Where do Dental Assistants Work?
The majority of dental assistants work for single and group dental practices. Those with the necessary experience can work for specialists, such as orthodontists, periodontists, dental surgeon or pediatric dentists. Dental assistants also work with the public sector where the focus is on preventing dental problems. Dental assistants can work in hospitals and help treat patients that are bedridden. With experience and a minimum two-year degree, dental assistants can work at community colleges or vocational schools and train dental assistant students.
Dental Assistant Job Interview
Great! You’ve got the interview as a dental assistant. After seeing your resume, there is obviously some interest, but that’s just the beginning. The purpose of the face-to-face interview is to convince the interviewer (in a smaller office, the dentist or office manager) that you are the perfect fit for their office. Remember, they will be interviewing other candidates, so you need to stand out and shine. Following are a few tips on how to land your dream job.
1. Dentistry is all about team work. Besides listing your individual accomplishments, you need to convince the interviewer that you work well within a team structure. If you have prior dental assistant experience, emphasize your role in the dental team and how you helped others function better and more efficiently. If you still in a dental assistant program, explain how you and other students work together on various projects.
If you are straight out of school and this is your first job, your interviewer will undoubtedly be aware of that after reading your resume. After all, they called you in for the interview! You can still show how well you performed in a group setting, even if it wasn’t in a dental office. Did you lead or were part of a study group in school? Did you work with others on a project? Be sure to list anything you feel is relevant in how you communicated well within a group.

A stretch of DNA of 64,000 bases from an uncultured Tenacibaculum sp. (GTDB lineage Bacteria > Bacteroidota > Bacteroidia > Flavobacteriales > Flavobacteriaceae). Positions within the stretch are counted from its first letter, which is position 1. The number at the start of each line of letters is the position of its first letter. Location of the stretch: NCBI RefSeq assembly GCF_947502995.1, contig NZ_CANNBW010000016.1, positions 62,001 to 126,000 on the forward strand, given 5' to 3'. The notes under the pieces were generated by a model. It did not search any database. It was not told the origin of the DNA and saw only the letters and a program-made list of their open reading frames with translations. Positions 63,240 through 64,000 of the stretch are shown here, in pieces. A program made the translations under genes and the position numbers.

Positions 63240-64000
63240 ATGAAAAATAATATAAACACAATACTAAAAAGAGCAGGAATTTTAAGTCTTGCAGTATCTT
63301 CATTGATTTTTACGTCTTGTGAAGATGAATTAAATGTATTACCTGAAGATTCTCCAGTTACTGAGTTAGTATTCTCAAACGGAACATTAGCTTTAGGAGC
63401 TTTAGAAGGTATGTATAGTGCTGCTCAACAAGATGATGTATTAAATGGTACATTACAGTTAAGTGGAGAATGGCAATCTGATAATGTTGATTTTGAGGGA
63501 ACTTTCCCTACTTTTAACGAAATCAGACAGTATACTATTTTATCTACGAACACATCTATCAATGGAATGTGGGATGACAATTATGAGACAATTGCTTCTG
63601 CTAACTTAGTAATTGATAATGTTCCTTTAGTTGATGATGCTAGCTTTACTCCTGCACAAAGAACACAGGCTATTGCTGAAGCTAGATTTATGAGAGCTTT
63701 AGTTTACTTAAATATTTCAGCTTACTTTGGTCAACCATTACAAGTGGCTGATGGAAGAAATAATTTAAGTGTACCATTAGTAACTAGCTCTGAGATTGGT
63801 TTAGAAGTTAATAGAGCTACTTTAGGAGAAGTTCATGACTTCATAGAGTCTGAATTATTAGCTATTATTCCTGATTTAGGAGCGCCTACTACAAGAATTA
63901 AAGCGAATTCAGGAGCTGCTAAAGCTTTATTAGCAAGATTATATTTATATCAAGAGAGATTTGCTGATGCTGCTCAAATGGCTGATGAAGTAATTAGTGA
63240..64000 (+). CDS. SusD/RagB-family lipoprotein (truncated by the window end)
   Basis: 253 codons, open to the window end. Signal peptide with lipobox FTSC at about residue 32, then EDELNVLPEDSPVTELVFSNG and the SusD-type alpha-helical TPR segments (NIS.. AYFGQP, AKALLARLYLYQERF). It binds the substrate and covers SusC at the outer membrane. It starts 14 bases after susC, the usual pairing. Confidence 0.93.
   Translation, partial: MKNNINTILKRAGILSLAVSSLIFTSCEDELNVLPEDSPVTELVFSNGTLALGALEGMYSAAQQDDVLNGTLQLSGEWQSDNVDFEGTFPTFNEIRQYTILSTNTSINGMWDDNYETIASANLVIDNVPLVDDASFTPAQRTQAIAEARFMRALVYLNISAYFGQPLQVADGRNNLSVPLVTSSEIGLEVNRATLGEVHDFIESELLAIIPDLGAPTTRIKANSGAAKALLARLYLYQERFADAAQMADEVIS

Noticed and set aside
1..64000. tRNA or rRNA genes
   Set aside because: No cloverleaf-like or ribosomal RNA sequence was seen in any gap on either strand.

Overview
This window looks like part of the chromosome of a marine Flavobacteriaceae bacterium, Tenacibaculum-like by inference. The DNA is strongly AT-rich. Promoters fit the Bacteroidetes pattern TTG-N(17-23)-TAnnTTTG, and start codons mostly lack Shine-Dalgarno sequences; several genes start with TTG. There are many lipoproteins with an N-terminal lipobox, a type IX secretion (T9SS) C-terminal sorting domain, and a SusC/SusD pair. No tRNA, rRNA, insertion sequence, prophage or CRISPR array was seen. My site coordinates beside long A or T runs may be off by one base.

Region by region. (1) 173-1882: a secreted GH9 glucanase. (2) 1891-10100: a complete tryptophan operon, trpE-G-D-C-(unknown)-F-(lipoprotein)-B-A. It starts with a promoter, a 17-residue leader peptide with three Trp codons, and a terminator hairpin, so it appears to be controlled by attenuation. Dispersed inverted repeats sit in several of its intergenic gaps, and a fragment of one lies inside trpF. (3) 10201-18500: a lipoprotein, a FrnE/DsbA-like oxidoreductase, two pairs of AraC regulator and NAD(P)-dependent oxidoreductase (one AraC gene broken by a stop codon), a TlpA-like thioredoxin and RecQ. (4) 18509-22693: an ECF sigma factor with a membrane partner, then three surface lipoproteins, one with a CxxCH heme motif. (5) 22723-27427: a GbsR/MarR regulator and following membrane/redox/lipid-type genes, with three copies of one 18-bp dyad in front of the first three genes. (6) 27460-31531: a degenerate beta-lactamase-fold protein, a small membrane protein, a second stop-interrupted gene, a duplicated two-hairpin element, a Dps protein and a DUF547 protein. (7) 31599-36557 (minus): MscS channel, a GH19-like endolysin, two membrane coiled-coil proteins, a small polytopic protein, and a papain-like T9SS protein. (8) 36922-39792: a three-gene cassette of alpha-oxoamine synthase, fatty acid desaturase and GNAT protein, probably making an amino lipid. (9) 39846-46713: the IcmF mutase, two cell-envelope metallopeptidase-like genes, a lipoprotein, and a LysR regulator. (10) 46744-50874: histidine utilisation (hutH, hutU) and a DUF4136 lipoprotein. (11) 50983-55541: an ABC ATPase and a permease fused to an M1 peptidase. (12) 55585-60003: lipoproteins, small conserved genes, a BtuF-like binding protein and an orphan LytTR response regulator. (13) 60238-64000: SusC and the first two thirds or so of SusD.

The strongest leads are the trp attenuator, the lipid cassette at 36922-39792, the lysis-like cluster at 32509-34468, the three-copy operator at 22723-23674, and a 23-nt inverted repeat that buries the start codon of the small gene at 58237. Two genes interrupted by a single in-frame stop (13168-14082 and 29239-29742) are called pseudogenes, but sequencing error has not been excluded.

2. A dental assistant must be a “people person.” You will spend much time talking with patients about their needs, fears and dental history. Your personality is a critical factor, and it should shine the moment you enter the office for the interview. Be on time and show confidence. Smile and make a few friendly remarks to the person at the front desk. A simple, “I’m definitely glad I’m on time. Traffic was a horror,” will show you are an amiable person, even if the receptionist is too busy to chat. If possible, make some pleasant small talk with whoever else is in the waiting/reception area. There’s every chance the interviewer/dentist will check with the front desk person for an impression. You want to be sure to make the right one.
3. If you lack work experience, have letters of recommendations from teachers, school counsellors, coaches that affirm your reliability, punctuality and pro-active personality.
4. If you are currently in a dental assistant program, elaborate what you have learned in your classes and how you can transfer that knowledge to the workplace.
5. As a dental assistant, you will be working with many frightened, nervous children. Relate any relevant babysitting experience and emphasize how much you enjoy children. The interviewer will be looking for someone who is at ease with toddlers and children. It wouldn’t hurt to have a letter or two of recommendations from satisfied parents.
Be prepared to answer questions and do practice answers ahead of time. Some questions you might face:
1. Describe what you do when sterilizing instruments.
2. Describe some difficult chair-side situations you’ve faced, and how you handled them.
3. Do you have laboratory experience in making temporary crowns or casts for teeth?
4. What is your experience in administrative duties? Do you have computer experience?
5. What do you dislike most about being a dental assistant (this is tricky, because you’re supposed to love being a dental assistant? This question is meant to put on some pressure, so think hard about an answer.)
6. What problems have you had in the past working with others?
7. How do you keep yourself and the office organized?
8. What kind of patient would give you a problem. (Again, tricky. Prepare carefully.)
9. How do you handle complaints from patients?
10. What certifications do you have?
11. What will you bring to the job (personality and enthusiasm may be preferred over skills that you can learn on-the-job.)
12. Tell me about your last job.
13. Tell me about your educational background.
14. What are your past experiences in a dental officer (only for candidates with prior experience.)
15. Do you have plans to continue your education?
Some dental offices may take you out for lunch. This isn’t just a free meal. You are being evaluated on how you converse with others and behave under stress. This would be an excellent time to ask a few questions so that someone else will be do most of the talking. A dental assistant career is challenging and satisfying. Good luck on the reward road ahead.